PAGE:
I am a directeur de recherches (research director) of the fund for scientific research F.R.S.–FNRS of Belgium's Wallonia-Brussels Federation. I am affiliated with IRIDIA, CoDE, Université Libre de Bruxelles, Brussels, Belgium.
I have been awarded an ERC Consolidator Grant by the European Research Council for the project "DEMIURGE: automatic design of robot swarms".
My research focuses mainly on computational intelligence and in particular on the automatic design of swarm intelligence systems and multi-robot systems. My research interests include also metaheuristics and local search methods for combinatorial optimization. I am particularly interested in the application of statistical methods, design of experiments, and machine learning techniques, notably for assessing the performance of algorithms and for fine-tuning their parameters. I am also interested in epistemology and in the philosophical foundations of computational intelligence.
I am an associate editor for Frontiers in Robotics and AI: Multi-Robot Systems, and an academic editor for PeerJ Computer Science. I served as an associate editor for Swarm Intelligence from 2006 to 2019 and I am currently a member of the editorial board. I also served as a member of the organizing committee for 17 international conferences, and as a member of the program committee for more than 50 international conferences in the last five years. From 2002 to 2018, I served as member of the organizing committee of the series of conferences ANTS. Between 2012 and 2015, I chaired for four times the AAAI Video Competition.
Nature Machine Intelligence
About this article
In this Perspective, we contend that two cases should be disentangled in the optimization-based design of robot swarms: semi-automatic design, in which a human designer operates and steers an optimisation process; and (fully) automatic design, in which the optimisation process does not involve, need, or allow any human intervention.
This work is a core conceptual contribution of the ERC project DEMIURGE.
in a robot swarm
Volume 3, Issue 20, eaat0430
About this article
A study published in Science Robotics shows that a swarm of robots can collectively determine the correct order in which some given tasks must be executed, even if the individual robots comprised in the swarm are unable to do it alone.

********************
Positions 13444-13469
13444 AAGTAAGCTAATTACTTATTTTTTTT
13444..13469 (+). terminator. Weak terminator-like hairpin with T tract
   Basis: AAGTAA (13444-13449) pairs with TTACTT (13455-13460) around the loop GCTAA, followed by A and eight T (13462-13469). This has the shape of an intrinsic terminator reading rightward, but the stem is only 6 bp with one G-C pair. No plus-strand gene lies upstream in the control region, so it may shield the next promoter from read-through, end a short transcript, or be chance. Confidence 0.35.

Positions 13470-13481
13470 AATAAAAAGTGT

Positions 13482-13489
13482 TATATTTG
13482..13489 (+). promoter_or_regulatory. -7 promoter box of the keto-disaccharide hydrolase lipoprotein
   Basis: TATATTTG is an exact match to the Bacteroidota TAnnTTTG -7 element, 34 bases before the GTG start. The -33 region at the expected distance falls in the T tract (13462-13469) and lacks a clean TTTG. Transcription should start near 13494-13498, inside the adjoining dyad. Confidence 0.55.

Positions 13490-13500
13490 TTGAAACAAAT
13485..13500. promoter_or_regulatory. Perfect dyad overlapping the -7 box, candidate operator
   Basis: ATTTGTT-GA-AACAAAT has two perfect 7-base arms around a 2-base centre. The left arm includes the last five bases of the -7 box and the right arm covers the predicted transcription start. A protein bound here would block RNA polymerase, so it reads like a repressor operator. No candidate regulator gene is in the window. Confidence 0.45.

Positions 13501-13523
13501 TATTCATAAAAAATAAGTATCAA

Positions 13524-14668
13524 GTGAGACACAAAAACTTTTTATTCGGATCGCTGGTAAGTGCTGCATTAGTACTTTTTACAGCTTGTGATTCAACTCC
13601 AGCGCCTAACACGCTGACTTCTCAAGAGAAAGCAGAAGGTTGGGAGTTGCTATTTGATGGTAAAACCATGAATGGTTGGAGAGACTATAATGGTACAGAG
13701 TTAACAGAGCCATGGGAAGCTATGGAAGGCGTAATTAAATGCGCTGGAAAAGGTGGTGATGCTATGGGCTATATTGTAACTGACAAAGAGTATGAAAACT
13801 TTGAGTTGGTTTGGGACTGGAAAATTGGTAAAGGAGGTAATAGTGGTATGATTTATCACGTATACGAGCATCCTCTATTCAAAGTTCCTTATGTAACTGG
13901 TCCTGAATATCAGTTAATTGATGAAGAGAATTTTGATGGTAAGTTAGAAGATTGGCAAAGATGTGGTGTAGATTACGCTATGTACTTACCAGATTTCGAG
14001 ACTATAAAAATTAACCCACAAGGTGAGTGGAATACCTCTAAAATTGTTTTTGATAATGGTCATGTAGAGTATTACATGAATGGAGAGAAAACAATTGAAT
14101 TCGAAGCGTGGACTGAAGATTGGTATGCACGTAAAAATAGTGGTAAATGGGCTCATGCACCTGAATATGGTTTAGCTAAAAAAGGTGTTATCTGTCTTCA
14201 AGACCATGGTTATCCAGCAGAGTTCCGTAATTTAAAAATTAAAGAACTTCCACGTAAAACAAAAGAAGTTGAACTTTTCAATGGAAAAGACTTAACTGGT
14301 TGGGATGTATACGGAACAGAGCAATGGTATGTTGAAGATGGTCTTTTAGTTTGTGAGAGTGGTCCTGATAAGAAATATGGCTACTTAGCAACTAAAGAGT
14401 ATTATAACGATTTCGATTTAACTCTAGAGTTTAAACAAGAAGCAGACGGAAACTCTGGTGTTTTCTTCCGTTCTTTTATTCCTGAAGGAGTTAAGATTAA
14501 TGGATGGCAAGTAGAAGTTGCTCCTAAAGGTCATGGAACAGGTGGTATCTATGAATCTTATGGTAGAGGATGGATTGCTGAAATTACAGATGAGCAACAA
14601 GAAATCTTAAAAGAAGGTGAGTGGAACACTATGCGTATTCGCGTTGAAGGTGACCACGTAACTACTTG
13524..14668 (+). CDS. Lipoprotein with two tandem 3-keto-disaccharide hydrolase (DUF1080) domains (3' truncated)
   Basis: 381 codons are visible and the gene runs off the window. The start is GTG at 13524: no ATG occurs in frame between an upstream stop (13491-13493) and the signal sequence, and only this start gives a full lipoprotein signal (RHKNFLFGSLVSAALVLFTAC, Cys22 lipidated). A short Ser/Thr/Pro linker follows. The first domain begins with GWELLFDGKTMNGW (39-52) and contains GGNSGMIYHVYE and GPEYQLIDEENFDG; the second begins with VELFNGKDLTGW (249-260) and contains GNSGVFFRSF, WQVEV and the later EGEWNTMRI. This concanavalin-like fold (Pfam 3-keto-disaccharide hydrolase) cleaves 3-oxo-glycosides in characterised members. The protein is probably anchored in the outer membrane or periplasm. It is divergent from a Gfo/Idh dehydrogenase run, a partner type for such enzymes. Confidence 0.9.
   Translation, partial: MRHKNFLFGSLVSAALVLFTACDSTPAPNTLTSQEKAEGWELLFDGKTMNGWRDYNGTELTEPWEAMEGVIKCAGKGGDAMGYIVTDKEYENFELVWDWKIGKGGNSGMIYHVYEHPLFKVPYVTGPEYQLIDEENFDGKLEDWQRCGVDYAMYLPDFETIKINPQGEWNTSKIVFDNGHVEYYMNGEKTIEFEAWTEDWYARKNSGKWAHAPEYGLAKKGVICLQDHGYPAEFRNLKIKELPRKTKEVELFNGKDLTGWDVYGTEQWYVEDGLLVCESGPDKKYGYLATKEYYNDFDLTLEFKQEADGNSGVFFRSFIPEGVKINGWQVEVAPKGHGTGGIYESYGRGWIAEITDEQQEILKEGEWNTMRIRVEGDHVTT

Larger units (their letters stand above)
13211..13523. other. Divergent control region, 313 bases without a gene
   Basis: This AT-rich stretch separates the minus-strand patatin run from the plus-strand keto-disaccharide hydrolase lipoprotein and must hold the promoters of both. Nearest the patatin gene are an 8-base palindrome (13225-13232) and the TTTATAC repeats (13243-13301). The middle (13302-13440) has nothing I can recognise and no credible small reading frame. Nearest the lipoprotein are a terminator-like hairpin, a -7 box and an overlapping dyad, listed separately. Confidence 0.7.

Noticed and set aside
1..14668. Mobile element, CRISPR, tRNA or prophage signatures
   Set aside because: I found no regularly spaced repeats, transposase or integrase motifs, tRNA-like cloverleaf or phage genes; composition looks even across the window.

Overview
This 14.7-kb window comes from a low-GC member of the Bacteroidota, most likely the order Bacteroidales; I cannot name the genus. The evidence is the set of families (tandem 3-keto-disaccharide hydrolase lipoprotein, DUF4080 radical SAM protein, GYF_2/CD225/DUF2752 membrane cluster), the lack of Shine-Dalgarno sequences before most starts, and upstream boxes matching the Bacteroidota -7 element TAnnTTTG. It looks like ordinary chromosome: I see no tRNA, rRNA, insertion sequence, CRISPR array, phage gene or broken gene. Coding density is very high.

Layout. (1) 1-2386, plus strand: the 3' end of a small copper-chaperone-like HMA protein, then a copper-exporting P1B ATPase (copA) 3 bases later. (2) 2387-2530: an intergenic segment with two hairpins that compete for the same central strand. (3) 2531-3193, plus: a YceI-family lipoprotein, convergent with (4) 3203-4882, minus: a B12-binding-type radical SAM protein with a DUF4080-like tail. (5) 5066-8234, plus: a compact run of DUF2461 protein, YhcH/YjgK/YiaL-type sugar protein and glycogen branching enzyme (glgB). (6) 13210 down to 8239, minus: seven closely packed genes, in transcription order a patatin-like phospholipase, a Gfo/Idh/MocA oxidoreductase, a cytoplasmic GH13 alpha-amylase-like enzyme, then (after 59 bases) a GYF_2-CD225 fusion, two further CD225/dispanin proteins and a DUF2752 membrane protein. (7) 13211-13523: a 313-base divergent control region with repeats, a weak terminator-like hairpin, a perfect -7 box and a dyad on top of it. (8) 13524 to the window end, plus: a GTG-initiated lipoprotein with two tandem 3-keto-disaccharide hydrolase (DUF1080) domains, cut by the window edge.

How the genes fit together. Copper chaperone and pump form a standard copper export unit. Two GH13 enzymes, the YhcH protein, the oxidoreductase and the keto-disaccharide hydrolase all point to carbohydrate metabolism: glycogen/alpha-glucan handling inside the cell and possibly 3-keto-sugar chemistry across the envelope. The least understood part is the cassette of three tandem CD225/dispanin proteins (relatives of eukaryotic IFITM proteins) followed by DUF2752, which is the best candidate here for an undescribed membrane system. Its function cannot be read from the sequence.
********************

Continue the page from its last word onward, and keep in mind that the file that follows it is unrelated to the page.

In a robot swarm, the ability to collectively sequence tasks, which is an albeit simple form of planning, can emerge from the interaction of reactive individual robots.
The research was conducted in the context of the ERC project DEMIURGE.
Science covered our work. See Shandria Sutton's "Simple robots form a chain gang to solve complex problems", doi:10.1126/science.aau8870
See also the video they produced:
ERC Consolidator Grant
The research project "DEMIURGE: automatic design of robot swarms" has been selected for funding by the European Research Council via an ERC Consolidator Grant — principal investigator: Mauro Birattari
The scope of the project is the automatic design of robot swarms. Swarm robotics is an appealing approach to the coordination of large groups of robots. Up to now, robot swarms have been designed via some labor-intensive process. My goal is to advance the state of the art in swarm robotics by developing the DEMIURGE: an intelligent system that is able to design and realize robot swarms in a totally integrated and automatic way.
Lecture on the automatic modular design of robot swarms
In this lecture, I sketch the fundamental concepts of the automatic modular design of collective behaviors for robot swarms and I presents my research.
Course: Swarm Intelligence (INFO-H-414), Université libre de Bruxelles. Acedemic year: 2020-2021.
Swarmanoid the movie
The video "Swarmanoid, the movie" won the Best Video Award at the AAAI-11 AI Video Competition; the Innovative Technology Award at the Robot Film Festival; and the Prix Wernaers 2012 pour la recherche et la diffusion des connaissances.
This video, written and directed by myself and Rehan O'Grady, presents the main results of the Swarmanoid project, a FET-OPEN project funded by the European Commission and coordinated by Marco Dorigo. For more information, see the website of the Swarmanoid project.
About this book
The importance of tuning metaheuristics is widely acknowledged. However, there is very little dedicated research on the subject. Typically, scientists and practitioners tune metaheuristics by hand, guided only by their experience and by some rules of thumb. Tuning metaheuristics is often considered to be more of an art than a science.
This book lays the foundations for a scientific approach to tuning metaheuristics. The fundamental intuition that underlies Birattari's approach is that the tuning problem has much in common with the problems that are typically faced in machine learning. By adopting a machine learning perspective, the author gives a formal definition of the tuning problem, develops a generic algorithm for tuning metaheuristics, and defines an appropriate experimental methodology for assessing the performance of metaheuristics.